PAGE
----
Magnus Dustler, with the Department of Translational Medicine, argued in his thesis, “Pressure distribution in mammography: Mechanical imaging and implications for breast compression,” that strong compression of the breast by rigid compression plates do not necessarily result in superior, cancer-detecting images, and recommends changes that might be more advantageous to clinicians and easier on patients.
Dustler collected patient data from Skåne University Hospital in Malmö, and conducted precise measurements of how pressure is distributed across the breast during a mammography.
He found that “reducing compression by half has little effect on how the pressure is distributed over the central areas of the breast. And they are the ones which are most important for cancer diagnosis,” according to a press release.
He also argues that flexible compression plates, which adapt to the inclination of the breast, may better distribute pressure. These plates reduce the pressure on the stiff tissue closest to the chest wall, but increase it on central breast areas to improve screening results.
“Flexible plates therefore enable better image quality without increased compression force,” Dustler said, noting that the equipment currently in mammograms is largely equivalent to that used in 1960s, the infancy of mammographic technology.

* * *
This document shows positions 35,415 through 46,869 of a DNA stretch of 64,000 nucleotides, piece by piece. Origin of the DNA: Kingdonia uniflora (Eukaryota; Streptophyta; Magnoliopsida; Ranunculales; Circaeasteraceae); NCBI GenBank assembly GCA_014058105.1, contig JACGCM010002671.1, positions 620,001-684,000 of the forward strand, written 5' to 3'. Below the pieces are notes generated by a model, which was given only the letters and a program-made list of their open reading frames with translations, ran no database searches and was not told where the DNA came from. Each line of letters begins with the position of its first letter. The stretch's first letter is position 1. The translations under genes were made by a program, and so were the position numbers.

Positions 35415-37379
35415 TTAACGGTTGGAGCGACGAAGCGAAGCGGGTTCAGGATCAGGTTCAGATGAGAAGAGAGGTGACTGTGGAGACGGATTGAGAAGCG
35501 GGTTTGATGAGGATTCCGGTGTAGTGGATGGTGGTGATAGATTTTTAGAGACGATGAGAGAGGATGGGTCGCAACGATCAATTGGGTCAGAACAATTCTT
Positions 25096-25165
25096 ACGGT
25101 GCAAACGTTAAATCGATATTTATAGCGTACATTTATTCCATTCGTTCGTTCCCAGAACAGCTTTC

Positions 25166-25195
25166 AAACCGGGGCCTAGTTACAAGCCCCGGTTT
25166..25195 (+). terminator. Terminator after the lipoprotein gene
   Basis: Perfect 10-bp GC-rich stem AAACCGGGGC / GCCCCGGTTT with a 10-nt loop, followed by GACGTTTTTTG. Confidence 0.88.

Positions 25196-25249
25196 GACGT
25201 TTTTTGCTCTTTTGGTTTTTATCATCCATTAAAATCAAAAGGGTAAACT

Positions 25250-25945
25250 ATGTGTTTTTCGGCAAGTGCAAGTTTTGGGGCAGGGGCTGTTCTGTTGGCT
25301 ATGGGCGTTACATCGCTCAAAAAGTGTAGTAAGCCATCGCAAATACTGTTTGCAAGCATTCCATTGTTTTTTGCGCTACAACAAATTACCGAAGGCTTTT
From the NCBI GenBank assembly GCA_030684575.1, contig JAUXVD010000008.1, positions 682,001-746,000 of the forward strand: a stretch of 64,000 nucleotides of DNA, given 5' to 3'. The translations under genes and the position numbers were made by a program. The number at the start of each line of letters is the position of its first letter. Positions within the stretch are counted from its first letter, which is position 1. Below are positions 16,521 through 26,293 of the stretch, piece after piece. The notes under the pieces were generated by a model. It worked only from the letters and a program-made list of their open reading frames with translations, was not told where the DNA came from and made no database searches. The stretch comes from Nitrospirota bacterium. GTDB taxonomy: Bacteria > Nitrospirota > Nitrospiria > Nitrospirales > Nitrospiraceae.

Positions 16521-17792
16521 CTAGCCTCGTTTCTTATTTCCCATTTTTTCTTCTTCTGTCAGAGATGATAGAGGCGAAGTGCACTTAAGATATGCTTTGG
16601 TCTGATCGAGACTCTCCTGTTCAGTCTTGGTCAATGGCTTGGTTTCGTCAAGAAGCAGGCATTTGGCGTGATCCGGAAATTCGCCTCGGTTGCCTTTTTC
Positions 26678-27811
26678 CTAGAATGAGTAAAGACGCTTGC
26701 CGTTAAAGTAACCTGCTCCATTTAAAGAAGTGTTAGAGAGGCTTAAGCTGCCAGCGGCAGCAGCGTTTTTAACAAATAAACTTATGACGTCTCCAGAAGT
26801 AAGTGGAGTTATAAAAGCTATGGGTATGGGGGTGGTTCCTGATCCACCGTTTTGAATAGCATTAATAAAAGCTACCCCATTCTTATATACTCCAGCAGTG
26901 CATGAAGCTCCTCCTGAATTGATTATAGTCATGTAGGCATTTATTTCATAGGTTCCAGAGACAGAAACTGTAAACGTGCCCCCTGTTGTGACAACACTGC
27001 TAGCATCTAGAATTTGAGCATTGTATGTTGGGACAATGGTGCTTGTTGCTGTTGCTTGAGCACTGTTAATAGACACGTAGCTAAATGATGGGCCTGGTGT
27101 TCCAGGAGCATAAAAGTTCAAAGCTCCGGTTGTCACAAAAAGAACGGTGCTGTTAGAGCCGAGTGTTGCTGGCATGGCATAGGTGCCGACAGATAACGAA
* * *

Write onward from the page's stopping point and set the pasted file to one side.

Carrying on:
Regular mammograms are recommended for women between the ages of 40 and 74 to detect abnormal changes and tumors in the breast as early as possible. Despite this, a large proportion of all breast cancer cases are detected by the patients themselves.
One reason may be that some women do not take part in regular screening programs, partly because — previous research has shown — of the pain involved.
Current mammography screenings can also lead to questionable results, with women being asked to undergo further examinations because of uncertainties in their original screening. Only 10% to 20% of those recalled for suspect changes are found to have breast cancer.
Dustler believes that his findings could lower the number of such recalls. In addition to the possibility of flexible plates, he recommends that pressure measurement sensors be added to compression plates, so that images better pick up potential tumors, which are stiffer than surrounding tissue and fat.
“The results indicate that it could be possible to set a threshold value [from measurements of data collected in images]: women who exceed this threshold would undergo additional investigation,” Dustler said.
Because little research has been conducted into mammography equipment, despite its worldwide use, he plans to continue studies into pressure, pain, and image quality in such screenings.